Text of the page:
The Genetics of CAH

The genetics of CAH is very important - after all, it's the reason all of us are here either as sufferers or parents of sufferers of the condition. We've already explained that the 'Congenital' part of the name means 'from birth', so all sufferers are born with the condition, even if they have late onset varieties which don't show symptoms until later in life. CAH is an autosomal recessive condition. Autosomal simply means it affects both sexes equally, and recessive (or hidden) means that in order to inherit CAH you must have problems with the genetic material from both mother and father.

Chromosomes, Genes, DNA and all that stuff

All cells in the human body contain chromosomes. It is the chromosomes which govern genetic make-up and determine whether you have blue eyes, brown hair or conditions such as CAH. Each cell has twenty three pairs of chromosomes. Normally, each parent contributes one chromosome to each pairing, giving a total of forty six chromosomes. The chromosomes are made up of Deoxyribonucleic Acid, known as DNA for short. DNA is arranged in the well-known double helix shape.

DNA has thousands of segments, called genes. The sequence of bases in a gene tells the cell how to make specific proteins. Proteins determine the physical characteristics of living organisms. They also direct almost every aspect of the organism's construction, operation, and repair.

When the genes are damaged, or not properly repaired, problems can occur with how the genes work. These structural changes to genes are known as mutations which can lead to illnesses or disease. There are four types of mutations; deletion (where part of the DNA on a gene is lost), addition (where extra DNA is added), point mutation (where DNA is altered), and recombination (where DNA is swapped among different genes).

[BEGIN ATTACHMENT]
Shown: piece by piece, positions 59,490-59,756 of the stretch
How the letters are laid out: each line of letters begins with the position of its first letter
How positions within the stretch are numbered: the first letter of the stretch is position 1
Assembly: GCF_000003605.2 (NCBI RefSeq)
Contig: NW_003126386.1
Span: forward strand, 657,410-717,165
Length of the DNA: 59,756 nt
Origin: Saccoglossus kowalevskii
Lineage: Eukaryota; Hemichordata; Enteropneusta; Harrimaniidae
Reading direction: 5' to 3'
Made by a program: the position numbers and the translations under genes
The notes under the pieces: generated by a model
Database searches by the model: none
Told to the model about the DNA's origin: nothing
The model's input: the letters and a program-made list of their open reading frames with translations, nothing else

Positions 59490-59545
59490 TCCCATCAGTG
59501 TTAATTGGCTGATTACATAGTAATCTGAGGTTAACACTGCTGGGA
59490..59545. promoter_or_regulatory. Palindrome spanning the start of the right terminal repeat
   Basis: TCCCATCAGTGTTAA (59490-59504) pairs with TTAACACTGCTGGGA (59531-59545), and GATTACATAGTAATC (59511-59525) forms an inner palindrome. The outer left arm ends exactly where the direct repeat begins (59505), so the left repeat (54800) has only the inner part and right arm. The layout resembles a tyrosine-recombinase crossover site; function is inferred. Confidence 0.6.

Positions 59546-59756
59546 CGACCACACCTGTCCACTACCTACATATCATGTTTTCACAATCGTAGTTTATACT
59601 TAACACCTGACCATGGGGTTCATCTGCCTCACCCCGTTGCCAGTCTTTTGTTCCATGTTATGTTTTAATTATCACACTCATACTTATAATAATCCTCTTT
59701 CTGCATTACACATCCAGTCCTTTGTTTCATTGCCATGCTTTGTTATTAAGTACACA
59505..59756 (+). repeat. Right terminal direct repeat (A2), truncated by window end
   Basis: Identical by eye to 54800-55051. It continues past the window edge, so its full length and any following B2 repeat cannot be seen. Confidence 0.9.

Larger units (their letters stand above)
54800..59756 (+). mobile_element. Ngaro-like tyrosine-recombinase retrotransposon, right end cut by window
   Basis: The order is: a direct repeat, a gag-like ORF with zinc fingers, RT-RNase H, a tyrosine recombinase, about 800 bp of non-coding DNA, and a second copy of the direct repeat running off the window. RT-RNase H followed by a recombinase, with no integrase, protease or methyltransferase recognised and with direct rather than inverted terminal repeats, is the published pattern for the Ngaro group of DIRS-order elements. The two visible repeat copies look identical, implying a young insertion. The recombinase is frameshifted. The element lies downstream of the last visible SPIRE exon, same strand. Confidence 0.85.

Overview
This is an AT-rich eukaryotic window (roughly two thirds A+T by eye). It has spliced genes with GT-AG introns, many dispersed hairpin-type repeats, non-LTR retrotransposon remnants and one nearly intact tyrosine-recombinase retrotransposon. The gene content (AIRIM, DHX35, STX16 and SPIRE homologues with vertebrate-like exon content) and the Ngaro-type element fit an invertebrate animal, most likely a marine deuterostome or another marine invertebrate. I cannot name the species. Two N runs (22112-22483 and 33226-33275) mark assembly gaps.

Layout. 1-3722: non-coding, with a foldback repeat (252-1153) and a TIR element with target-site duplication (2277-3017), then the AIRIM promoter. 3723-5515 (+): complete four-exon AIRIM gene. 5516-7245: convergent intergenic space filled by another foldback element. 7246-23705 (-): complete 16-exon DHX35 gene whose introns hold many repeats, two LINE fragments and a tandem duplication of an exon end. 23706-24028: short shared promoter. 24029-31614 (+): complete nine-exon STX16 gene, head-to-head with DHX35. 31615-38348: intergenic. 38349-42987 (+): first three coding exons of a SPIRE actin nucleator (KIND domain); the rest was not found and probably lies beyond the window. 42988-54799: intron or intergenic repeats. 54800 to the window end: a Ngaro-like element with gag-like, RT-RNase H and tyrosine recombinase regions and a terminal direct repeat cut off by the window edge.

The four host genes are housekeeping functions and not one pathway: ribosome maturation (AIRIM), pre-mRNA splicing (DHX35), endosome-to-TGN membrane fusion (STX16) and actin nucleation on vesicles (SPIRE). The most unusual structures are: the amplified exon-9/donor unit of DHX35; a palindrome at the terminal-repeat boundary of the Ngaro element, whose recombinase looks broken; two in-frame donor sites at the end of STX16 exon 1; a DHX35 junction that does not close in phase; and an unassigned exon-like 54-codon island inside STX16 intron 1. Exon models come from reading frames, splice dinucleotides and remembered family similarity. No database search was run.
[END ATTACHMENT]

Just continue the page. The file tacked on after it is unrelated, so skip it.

The different forms of CAH are caused by mutations on different genes, and even on different chromosomes.

Inheriting CAH

As mentioned above, CAH is an autosomal recessive condition which means that faulty genes must be passed on by both parents. It is unlikely that both parents will have exactly the same mutation, and in this case, the less severe form of the condition is dominant. If only one faulty gene is passed on, the offspring will be an unaffected carrier.

So what is the likelihood of having child with CAH? There are five cases to consider:

1. Both Parents are Carriers

In this case there is a one in four (or 25%) chance that a child will be affected. This does not mean that if you have four children you are guaranteed to have only one child with CAH. The chances of having an affected child are exactly the same for each birth. In fact, you could have all four children with CAH - it's just very, very unlikely!

2. One Parent has CAH, one is a Carrier

Here, there is a two in four (or 50%) chance that a child will be affected. Similarly, there is a two in four (50%) chance that a child will be a carrier. It is certain (100%) that all children will either have CAH or be carriers.

3. One Parent has CAH, one is Unaffected

There is no (0%) chance that a child will be affected, but it is certain (100%) that all children will be unaffected carriers.

4. Both Parents have CAH

It is certain (100%) that all children will have CAH. This is the only outcome possible.

5. One Parent is a Carrier, one Parent is unaffected.

There is no (0%) chance that a child will be affected. There is a two in four (50%) chance that the child will be a carrier.